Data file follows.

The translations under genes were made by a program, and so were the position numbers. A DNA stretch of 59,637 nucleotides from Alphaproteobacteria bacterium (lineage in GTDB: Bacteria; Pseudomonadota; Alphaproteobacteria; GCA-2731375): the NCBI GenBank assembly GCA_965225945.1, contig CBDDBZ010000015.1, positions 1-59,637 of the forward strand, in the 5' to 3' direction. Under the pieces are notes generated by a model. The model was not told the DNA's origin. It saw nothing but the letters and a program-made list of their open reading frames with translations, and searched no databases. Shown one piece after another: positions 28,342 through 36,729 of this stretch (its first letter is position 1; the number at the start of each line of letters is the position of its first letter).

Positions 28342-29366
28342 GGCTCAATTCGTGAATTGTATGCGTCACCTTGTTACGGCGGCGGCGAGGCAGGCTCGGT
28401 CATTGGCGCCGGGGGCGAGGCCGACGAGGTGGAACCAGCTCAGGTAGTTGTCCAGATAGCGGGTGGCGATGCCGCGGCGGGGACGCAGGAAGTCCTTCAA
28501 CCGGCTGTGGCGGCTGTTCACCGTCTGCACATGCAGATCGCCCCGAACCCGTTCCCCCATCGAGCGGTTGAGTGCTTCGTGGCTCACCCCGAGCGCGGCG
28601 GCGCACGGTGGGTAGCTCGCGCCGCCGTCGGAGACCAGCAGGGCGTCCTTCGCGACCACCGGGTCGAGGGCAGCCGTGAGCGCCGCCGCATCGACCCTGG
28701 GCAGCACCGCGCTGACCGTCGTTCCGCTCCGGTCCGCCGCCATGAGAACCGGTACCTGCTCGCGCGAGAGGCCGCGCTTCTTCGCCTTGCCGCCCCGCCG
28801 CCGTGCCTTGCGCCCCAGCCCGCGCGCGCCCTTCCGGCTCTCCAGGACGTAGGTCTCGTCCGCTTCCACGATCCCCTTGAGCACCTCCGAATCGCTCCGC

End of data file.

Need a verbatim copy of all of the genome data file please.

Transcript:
The translations under genes were made by a program, and so were the position numbers. A DNA stretch of 59,637 nucleotides from Alphaproteobacteria bacterium (lineage in GTDB: Bacteria; Pseudomonadota; Alphaproteobacteria; GCA-2731375): the NCBI GenBank assembly GCA_965225945.1, contig CBDDBZ010000015.1, positions 1-59,637 of the forward strand, in the 5' to 3' direction. Under the pieces are notes generated by a model. The model was not told the DNA's origin. It saw nothing but the letters and a program-made list of their open reading frames with translations, and searched no databases. Shown one piece after another: positions 28,342 through 36,729 of this stretch (its first letter is position 1; the number at the start of each line of letters is the position of its first letter).

Positions 28342-29366
28342 GGCTCAATTCGTGAATTGTATGCGTCACCTTGTTACGGCGGCGGCGAGGCAGGCTCGGT
28401 CATTGGCGCCGGGGGCGAGGCCGACGAGGTGGAACCAGCTCAGGTAGTTGTCCAGATAGCGGGTGGCGATGCCGCGGCGGGGACGCAGGAAGTCCTTCAA
28501 CCGGCTGTGGCGGCTGTTCACCGTCTGCACATGCAGATCGCCCCGAACCCGTTCCCCCATCGAGCGGTTGAGTGCTTCGTGGCTCACCCCGAGCGCGGCG
28601 GCGCACGGTGGGTAGCTCGCGCCGCCGTCGGAGACCAGCAGGGCGTCCTTCGCGACCACCGGGTCGAGGGCAGCCGTGAGCGCCGCCGCATCGACCCTGG
28701 GCAGCACCGCGCTGACCGTCGTTCCGCTCCGGTCCGCCGCCATGAGAACCGGTACCTGCTCGCGCGAGAGGCCGCGCTTCTTCGCCTTGCCGCCCCGCCG
28801 CCGTGCCTTGCGCCCCAGCCCGCGCGCGCCCTTCCGGCTCTCCAGGACGTAGGTCTCGTCCGCTTCCACGATCCCCTTGAGCACCTCCGAATCGCTCCGC